101. 101 Id. See also, Best Moves of 1995, Bus. Ethics, Jan./Feb. 1996, at 23.

102. 102 Olsen noted, "We've done nothing yet. It's a slow, incremental process." Entine and Nichols, supra note 96.

103. 103 Id.

104. 104 Id.

105. 105 Id.

106. 106 Reebok CEO Paul Fireman noted, "We don't impose U.S. culture on other countries." Id. at 1.

107. 107 See infra notes 116-130 and accompanying text.

108. 108 Tim Smart, A Lot of the Weaknesses Carbide Had Are Behind It, Bus. Week, Jan. 23, 1995, 83.

109. 109 In 1989, only 13 Fortune 500 companies filed environmental reports. By 1997, that figure topped 300. Also, by 1997 nine Fortune 500 companies had endorsed the CERES principles. Bob Massie Environmental Reporting Takes Off, Bus. Ethics, July/Aug. 1997, at 10.

110. 110 Agnes Shanley, Responsible Care Gains Momentum, Chemical Engineering, Apr. 1, 1997, at 39.

111. 111 Barbara Carton, Gillette Faces Wrath of Children in Testing on Rats and Rabbits, Wall St. J., Sept. 5, 1995, at A1.

112. 112 Gillette receives hundreds of emotional letters from students who generate them as class assignments. Gillette responds to each letter and even calls the children at home in order to explain its testing policies. Id at A1.

113. 113 Peta distributes pictures of sad-eyed bunnies to school children along with "Gillette Kills" stickers. Id at A1.

114. 114 The magazine also includes photos of mutilated animals. Id. at A1.

115. 115 Id at A1.

116. 116 The company's annual report reflects expenditures of $4 million on research in this area from 1991-95.

117. 117 See, Vivisecting the Vivisectionist Movement, Drug & Cosmetic Industry, Jan 1. 1997, at 38.

118. 118 Jon Entine, Let Them Eat Brazil Nuts, Dollars & Sense, Mar./Apr. 1996, at 30.

119. 119 Entine, supra note 81, at 32. See also, Cyril Dixon, Besieged Body Shop Comes Out Fighting, The Independent--London, Aug. 28, 1994 (discussing the Body Shops' response to Entine's accusations).

120. 120 Ed Brown, Can the Body Shop Shape Up? Fortune, April 15, 1996, at 117. The article noted, "the fact that there's hardly a financial analyst who has much positive to say about the company's prospects suggests that, for now, investors should probably stick to buying the Body Shop's soap -- but not its shares."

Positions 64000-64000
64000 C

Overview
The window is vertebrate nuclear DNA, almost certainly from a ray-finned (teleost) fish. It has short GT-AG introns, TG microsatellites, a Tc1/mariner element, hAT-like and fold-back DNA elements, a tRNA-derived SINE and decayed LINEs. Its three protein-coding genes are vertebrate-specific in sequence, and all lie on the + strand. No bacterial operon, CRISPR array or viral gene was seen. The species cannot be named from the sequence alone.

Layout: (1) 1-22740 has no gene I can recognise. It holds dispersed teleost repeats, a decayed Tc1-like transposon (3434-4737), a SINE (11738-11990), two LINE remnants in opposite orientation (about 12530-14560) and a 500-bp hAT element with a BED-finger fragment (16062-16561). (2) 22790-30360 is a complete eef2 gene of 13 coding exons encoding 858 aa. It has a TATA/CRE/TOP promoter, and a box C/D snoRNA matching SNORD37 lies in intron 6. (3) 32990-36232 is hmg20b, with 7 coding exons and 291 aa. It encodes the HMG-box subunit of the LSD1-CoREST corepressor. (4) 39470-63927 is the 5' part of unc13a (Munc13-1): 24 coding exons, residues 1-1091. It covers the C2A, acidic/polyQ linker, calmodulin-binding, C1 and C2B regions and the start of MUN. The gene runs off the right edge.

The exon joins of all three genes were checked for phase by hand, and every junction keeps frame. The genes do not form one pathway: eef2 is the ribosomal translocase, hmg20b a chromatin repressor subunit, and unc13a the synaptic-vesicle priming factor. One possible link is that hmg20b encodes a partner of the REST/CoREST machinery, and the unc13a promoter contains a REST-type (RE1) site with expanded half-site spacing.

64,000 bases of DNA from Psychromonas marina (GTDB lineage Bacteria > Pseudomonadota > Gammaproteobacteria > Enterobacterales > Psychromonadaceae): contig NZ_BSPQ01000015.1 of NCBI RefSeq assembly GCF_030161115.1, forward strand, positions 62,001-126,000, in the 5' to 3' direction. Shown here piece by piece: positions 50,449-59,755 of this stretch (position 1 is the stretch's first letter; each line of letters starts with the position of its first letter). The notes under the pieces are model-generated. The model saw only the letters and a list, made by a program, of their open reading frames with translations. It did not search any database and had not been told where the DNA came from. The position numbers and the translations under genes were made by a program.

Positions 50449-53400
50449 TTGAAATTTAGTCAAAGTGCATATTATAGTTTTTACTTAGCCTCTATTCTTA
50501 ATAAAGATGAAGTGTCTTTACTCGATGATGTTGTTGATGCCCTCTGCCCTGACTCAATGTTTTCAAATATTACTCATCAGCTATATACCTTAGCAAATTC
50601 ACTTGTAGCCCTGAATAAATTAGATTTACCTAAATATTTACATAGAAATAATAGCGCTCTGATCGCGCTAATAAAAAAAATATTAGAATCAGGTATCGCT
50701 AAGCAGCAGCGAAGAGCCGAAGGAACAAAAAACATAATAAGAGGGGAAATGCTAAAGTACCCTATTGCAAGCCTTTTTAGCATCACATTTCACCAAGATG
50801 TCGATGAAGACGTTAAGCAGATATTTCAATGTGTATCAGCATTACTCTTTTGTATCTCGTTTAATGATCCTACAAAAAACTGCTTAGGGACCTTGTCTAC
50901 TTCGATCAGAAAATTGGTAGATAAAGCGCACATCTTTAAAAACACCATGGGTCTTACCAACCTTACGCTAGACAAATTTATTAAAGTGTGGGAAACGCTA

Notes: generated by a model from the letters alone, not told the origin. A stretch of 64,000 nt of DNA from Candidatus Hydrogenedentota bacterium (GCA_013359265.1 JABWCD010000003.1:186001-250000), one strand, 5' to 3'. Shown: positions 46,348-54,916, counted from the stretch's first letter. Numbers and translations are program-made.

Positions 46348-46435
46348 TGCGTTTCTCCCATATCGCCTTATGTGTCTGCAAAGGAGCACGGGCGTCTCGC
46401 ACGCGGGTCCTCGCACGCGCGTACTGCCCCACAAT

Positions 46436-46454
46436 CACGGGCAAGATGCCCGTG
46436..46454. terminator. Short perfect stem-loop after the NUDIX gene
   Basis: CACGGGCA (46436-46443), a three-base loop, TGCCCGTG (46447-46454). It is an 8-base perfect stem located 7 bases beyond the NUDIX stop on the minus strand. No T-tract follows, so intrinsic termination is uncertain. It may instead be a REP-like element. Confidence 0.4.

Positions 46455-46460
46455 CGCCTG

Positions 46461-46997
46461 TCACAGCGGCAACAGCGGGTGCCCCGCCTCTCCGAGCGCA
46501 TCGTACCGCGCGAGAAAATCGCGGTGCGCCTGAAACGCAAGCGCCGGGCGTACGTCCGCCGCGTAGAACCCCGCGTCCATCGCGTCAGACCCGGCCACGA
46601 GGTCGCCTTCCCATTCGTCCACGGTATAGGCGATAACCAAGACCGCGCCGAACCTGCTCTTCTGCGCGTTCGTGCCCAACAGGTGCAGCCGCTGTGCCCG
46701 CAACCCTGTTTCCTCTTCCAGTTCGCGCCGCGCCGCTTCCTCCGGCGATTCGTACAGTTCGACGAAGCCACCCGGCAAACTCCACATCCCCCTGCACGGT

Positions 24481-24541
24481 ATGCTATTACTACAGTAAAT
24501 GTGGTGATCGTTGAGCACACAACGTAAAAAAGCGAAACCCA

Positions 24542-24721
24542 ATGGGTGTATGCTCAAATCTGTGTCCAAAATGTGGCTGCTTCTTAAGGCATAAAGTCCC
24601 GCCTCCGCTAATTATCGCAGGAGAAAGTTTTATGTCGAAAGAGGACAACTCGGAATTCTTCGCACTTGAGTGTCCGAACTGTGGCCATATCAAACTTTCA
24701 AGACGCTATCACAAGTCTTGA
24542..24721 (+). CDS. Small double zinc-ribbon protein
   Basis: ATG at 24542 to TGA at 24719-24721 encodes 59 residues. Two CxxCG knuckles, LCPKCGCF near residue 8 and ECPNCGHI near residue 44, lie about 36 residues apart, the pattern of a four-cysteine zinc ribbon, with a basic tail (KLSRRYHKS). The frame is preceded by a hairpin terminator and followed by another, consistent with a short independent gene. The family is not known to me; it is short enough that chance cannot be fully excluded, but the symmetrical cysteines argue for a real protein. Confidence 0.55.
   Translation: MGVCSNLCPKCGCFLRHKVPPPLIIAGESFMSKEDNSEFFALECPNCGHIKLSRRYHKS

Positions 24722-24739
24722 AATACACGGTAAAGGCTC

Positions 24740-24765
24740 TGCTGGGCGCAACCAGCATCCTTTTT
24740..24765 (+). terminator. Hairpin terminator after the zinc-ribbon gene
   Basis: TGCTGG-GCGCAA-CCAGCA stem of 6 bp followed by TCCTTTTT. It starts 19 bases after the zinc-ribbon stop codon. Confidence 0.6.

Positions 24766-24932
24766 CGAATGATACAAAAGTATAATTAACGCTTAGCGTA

121. 121 Entine, supra note 117.

122. 122 Joan Bavaria, Eric Becker, and Simon Billenness, Body Shop Scrutinized, Investing for a Better World, Sept. 15, 1994, at 1.

123. 123 Memorandum of Gordon Roddick, at p. 3.

124. 124 Report of Kirk Hanson, The Body Shop International Social Evaluation 6 (1995). Indeed, Mr. Hanson did not assign a rating to product quality, relying solely on commentary because "there is no accepted standard of quality in the cosmetics industry." Id. at 10.

125. 125 Mr. Hanson does make recommendations on changes in corporate governance. Indeed, Mr. Hanson noted, "The company has not made the relationship with its shareholders a priority concern." Id. at 5.

126. 126 Id. at 6.

127. 127 Id. at 7-8.

128. 128 Mr. Hanson rates BSI one-star out of five on its responsiveness to criticism: "The most serious concern to be raised regarding the company's record of social responsibility is reaction to criticism. While it must be stated in the company's defense that few companies have faced such determined and persistent attacks as has The Body Shop, the company has reacted poorly to criticism even from "friends, franchisees and employees." Id. at 25. A recent seizure by French authorities of BSI's hemp product lines because of promotion of drug use brought this response from Ms. Roddick, "You'd have to smoke a hemp joint the size of a telephone pole to get the least buzz, and you'd die from carbon monoxide first." Jon Henley, Body Shop's Hemp Products Seized, Arizona Republic, Aug. 29, 1998, A24.

129. 129 Kirk, supra note 124, at 7-8.

130. 130 Mr. Hanson concluded as follows:

As noted earlier, the company's record is most outstanding in its contributions to social change. However, even in the company's chosen areas of priority concern--environmental sustainability, animal rights and human rights--there is room for improvement.

The company has been subject to many charges of irresponsible behavior over the past two years. Many of these charges have no merit, whatsoever. Others I have been unable to verify and have found still others to be accurate but greatly overblown in their significance. A few of the charges do have substance and are addressed in this report. Some have even argued that the company has cynically used claims of social concern for pure commercial advantage. I am convinced the company and its employees are genuinely committed to making The Body Shop a force for social change.

Finally, The Body Shop has been an important and powerful example to many other businesses and to consumers that it is possible to serve both social as well as economic goals. It has also pioneered many social innovations that have stimulated others to try similar efforts. The company's impact as an exemplary business, however, has at times been weakened by some of the behaviors noted in this report.

Id. at 6.